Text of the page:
National Day of Service food and eyeglass drive attracts hundreds


Hundreds of volunteers gathered this weekend for a food and eyeglass drive hosted by a variety of local and international non-profit groups in honor of the National Day of Service.

Tom Painter, founder of the non-profit Success and Money Foundation, hosted the event in collaboration with CharityVision, Tabitha’s Way and Community Action Services and Food Bank.

75,000 food items and 60,000 eyeglasses were donated to the non-profit groups before Saturday’s event, Painter said.

The first night included hundreds of young single adult wards and volunteers who helped organize the donations and supplies. The second and third nights were primarily handled by various youth groups across Provo, according to Painter.

“Without the people, there’s no way we could assemble all this food or recycle all these glasses,” Painter said.

More than 400 people attended the drive on Saturday and helped build individual food packs for young students. Each pack contained seven different items that would be given to students who needed food on the weekends.

“We worked to make sure that the food in the packs is something that a child will like to eat and is easy to prepare, and we strive to make it healthy,” CEO of Community Action Services and Food Bank Karen McCandless said.

In addition to the food packs created for the students, thousands of pounds worth of food will be donated from the food drive to families all across Utah County. These food items are transported in large crates provided by Tabitha’s Way.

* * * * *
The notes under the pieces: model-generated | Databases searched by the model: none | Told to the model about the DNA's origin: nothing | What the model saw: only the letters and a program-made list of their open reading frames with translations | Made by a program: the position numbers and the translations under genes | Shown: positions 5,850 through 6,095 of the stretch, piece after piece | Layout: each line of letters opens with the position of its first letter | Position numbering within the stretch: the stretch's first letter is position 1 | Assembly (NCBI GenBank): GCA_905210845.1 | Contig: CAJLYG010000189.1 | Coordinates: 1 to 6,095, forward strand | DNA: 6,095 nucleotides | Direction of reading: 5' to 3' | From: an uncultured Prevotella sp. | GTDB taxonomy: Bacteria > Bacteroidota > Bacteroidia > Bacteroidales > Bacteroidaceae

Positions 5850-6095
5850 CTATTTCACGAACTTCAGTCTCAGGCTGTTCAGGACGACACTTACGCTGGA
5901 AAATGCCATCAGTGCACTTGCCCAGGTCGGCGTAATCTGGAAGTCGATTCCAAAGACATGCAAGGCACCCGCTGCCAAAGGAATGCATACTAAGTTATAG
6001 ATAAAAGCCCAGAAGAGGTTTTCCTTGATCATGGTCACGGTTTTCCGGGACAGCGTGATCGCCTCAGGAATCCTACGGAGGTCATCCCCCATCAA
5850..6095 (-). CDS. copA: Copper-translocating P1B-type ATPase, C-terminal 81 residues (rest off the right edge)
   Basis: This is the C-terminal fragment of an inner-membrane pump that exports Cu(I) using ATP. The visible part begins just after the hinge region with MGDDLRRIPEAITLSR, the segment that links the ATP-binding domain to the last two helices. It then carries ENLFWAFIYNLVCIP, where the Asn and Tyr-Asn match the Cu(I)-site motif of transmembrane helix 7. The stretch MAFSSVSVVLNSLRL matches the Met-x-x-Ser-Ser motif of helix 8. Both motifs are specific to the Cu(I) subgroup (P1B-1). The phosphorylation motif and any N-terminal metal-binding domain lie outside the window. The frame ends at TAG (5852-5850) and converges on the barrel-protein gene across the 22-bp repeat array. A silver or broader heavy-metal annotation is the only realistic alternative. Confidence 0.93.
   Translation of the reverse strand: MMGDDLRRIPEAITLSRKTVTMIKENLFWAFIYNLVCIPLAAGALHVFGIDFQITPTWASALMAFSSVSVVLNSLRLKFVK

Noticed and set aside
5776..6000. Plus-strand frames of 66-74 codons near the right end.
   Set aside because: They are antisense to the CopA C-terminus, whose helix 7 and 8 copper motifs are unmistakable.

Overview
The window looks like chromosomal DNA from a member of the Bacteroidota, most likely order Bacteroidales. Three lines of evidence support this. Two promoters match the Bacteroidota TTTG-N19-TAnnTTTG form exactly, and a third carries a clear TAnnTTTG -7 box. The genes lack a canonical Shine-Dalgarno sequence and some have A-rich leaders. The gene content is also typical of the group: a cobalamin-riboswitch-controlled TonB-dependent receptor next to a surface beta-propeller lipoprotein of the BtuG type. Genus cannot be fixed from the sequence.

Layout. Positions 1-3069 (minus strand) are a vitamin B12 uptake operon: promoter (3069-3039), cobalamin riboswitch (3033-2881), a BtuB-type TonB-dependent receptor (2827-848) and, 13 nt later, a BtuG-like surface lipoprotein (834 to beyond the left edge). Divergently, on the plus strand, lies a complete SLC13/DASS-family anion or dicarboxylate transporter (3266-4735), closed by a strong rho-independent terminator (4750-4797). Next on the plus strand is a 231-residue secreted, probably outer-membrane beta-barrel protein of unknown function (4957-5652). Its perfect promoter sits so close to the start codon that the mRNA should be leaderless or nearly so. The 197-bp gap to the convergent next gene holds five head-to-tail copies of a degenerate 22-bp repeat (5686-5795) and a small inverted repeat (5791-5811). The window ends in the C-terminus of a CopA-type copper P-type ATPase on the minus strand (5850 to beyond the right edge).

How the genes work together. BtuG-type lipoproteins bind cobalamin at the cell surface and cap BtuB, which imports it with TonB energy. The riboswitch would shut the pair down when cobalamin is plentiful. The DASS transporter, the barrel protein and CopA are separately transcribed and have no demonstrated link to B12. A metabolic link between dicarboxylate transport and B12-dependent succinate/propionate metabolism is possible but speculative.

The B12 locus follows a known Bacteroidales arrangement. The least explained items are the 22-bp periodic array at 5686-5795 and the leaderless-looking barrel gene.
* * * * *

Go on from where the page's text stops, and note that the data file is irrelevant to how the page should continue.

“The food drive today is really big for us, it’s going to help us feed a lot of families,” Kara Smith, social outreach coordinator of Tabitha’s Way said.

Volunteers at the event also helped disassemble donated eyeglasses to prepare them to be shipped all across the world for those in need of vision correction.

“We have found that by giving clear vision to those who need it we are giving back their life,” CEO of CharityVision Doug Jackson said.

The food and eyeglass drive focused on honoring the lives of those lost during 9/11 by uniting the community through service, Painter said.

“If you think about 9/11, what happened there was very unfortunate. You have two choices to be able to see that: you can be mad and angry or you can go out there and try and make a difference. We’re choosing to make a difference,” Painter said.

An estimated 90,000 eyeglasses and 100,000 food items were donated to the food drive over the course of the week, in addition to 15,000 food kids for local children in need.

Print Friendly, PDF & Email